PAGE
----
A Homecoming of Significance: Uniting Families
By Paula L. Ratliff and Dr. Jeffrey Scott Magers
While preparing for the Homecoming of Howard Scott Magers, I have reached out to many people that I thought would be interested in attending a military honors ceremony conducted by the United States Navy. One friend, Mike Ernst from Louisville served in the Navy, as did his son, Philip.
In conversation with Mike, he related to me that his neighbor was a “Magers from Glasgow” and he was saddened that she recently passed away at the young age of 100. He remembered vaguely that she had a nephew named Jeff Magers who taught at the University of Louisville.
That name was familiar to me and it just took a couple of text messages until I received a reply that “Jeff’s middle name is Scott, and he was named after your guy.” Imagine the excitement when I connected with Jeff and his wife, Pam to learn his story and how he was named after Howard “Scott” Magers who perished aboard the USS Oklahoma at Pearl Harbor on December 7, 1941.
Jeff’s Grandfather, Earl Magers was born in Merry Oaks and lived there until he died in 1940. After his death, his widow, son (Stanley), and daughter (Ollie) moved to Louisville. His son, Stanley joined the Army Air Corp, the legacy service of the U.S. Air Force in 1941, the same year as Scott. He served from 1941 to 1945 and returned to Louisville. In 1952, Jeffrey Scott Magers was born; yet, it would be many years after his parents’ deaths before he knew of his Father’s insistence that his middle name be Scott.
Jeff would follow a similar military path, serving in the U.S. Army for 25 years, four years on active duty, and twenty-one in the National Guard and Army Reserve, retiring as a Lieutenant Colonel.
While serving in the military, he served the community of Jefferson County and retired from the Jefferson County Police Department. While serving as a reservist and a police officer, he earned a doctorate degree and over the years he has taught criminal justice, homeland security, and emergency management at several universities.
Jeff has always observed Pearl Harbor Day and each year, on December 7th he teaches his students a history lesson about Pearl Harbor and the significance of protecting the U.S. Homeland and of national security preparedness. About twenty years ago, on a whim, he decided to search the names of the dead and missing at Pearl Harbor for anyone named Magers. He found the name of Howard Scott Magers. At that time, he did not know the relation.
Eventually, he spoke with his Aunt Ollie and inquired about the name. It was then that he learned his father had insisted that his middle name was in memory of Scott.
“I was shocked and bewildered. Why had my parents not told me the story about Scott?” He asked his aunt. She speculated that perhaps they shielded him because as a child he built model Navy ships and had a keen interest in joining the Navy. Perhaps they were fearful that Scott’s death would be a deterrent to him pursuing his dreams.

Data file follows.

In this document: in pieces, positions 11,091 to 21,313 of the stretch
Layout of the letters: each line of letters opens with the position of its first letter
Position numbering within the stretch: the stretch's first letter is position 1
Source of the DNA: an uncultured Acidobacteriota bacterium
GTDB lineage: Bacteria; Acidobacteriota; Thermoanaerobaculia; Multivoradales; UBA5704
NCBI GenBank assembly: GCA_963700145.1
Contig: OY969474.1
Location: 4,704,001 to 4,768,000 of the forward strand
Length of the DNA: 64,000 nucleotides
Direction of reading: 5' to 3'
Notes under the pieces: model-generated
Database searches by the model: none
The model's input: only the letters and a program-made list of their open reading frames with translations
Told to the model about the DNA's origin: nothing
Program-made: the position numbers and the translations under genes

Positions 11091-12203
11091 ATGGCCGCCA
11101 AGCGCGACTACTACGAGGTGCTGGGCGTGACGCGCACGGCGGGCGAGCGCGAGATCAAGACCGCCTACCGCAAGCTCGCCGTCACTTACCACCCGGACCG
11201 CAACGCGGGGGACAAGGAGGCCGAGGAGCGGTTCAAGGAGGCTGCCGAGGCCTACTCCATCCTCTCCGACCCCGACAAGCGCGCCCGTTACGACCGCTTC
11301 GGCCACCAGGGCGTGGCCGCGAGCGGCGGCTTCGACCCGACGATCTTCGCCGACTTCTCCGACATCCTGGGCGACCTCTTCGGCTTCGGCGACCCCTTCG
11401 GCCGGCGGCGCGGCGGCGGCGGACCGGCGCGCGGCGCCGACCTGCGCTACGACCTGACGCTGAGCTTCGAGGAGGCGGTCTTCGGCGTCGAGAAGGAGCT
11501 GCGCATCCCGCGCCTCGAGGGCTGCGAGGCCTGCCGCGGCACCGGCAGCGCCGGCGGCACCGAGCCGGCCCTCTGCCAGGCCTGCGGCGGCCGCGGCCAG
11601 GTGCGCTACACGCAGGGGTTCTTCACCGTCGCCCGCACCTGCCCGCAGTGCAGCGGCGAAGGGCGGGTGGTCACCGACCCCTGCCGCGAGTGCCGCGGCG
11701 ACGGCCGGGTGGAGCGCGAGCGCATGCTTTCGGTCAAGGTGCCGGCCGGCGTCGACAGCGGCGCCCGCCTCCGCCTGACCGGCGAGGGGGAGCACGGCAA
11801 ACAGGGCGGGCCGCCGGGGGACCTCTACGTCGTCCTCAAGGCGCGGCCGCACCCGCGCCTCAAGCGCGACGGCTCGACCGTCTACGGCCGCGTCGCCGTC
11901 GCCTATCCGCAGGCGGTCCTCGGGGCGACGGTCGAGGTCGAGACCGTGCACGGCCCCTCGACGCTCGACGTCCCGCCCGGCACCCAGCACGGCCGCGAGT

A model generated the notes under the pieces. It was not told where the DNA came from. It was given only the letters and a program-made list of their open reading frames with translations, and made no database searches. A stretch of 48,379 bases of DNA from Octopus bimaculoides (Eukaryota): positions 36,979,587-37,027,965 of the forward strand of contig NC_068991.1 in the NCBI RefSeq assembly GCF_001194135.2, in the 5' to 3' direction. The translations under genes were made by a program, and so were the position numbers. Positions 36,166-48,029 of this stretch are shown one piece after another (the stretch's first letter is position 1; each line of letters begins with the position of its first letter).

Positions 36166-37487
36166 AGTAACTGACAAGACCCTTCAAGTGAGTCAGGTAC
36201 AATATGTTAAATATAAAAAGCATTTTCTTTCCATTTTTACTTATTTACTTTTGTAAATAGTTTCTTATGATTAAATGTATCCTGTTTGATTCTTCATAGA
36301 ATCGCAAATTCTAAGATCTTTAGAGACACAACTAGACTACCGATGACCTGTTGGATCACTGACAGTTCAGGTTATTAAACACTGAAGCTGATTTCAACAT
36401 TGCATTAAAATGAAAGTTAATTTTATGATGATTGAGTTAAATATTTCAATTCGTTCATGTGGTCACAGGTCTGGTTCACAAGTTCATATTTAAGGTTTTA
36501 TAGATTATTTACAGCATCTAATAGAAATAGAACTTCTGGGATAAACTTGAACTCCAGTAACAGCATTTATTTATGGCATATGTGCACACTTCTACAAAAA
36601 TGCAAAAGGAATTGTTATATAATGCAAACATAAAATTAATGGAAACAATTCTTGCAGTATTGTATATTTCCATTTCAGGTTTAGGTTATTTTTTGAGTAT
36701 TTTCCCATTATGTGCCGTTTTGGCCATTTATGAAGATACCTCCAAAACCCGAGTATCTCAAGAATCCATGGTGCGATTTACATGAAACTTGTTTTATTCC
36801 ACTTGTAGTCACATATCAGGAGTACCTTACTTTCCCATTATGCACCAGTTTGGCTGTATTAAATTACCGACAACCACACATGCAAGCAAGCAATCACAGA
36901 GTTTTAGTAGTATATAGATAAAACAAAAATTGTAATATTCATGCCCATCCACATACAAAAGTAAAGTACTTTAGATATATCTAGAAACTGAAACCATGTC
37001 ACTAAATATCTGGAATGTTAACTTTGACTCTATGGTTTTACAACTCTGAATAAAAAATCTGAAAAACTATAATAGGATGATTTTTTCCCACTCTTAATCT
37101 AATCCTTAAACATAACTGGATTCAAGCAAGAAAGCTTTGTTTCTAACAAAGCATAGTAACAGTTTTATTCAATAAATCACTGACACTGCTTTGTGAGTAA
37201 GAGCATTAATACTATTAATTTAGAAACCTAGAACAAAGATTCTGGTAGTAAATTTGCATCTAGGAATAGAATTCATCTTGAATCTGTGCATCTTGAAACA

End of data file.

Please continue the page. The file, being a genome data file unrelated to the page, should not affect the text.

Aunt Ollie told Jeff that Scott was a fine, young man and she talked of how the family loved and missed him. If only she had lived a few more months to know this Homecoming Day had finally arrived.
Last week, Jeff and his wife came to Merry Oaks to visit the Cemetery where Scott’s marker has been placed and to meet Betty Magers, a sister-in-law to Scott. They talked for hours and shared many photos and memories. It was an overwhelming experience.
Jeff continues to be amazed at the enormous blessing this has been as Scott’s homecoming has united him with members of his extended family and Scott has become real to him as he learns more about his life in Merry Oaks.
On May 29, 2021, Jeff, Pam, and their son Brad will participate in the services honoring Scott. They are thankful that he is no longer listed among the missing and no longer in an unknown grave.
Jeff serves as mayor of the small suburban City of Bancroft in Louisville and at the May city commission meeting, he will ask the Commission to declare May 29, 202, as Seaman 2nd Class Howard Scott Magers Day of Remembrance as Scott played a role in one of the most consequential events in U.S. history. He was destined to be in a place, in the year, when the world changed forever.
As we remember and honor his sacrifice, may we also remember the 2,390 others that perished that day. May God bless the memories of all who have perished, bless those who have served, and bless all who are serving our Nation.
Note: Scott Magers will be interred in Merry Oaks United Methodist Church Cemetery on May 29, 2021, at 2:00 p.m. The public is invited to attend. A large tent and chairs will be available with transportation available from parking areas to the cemetery.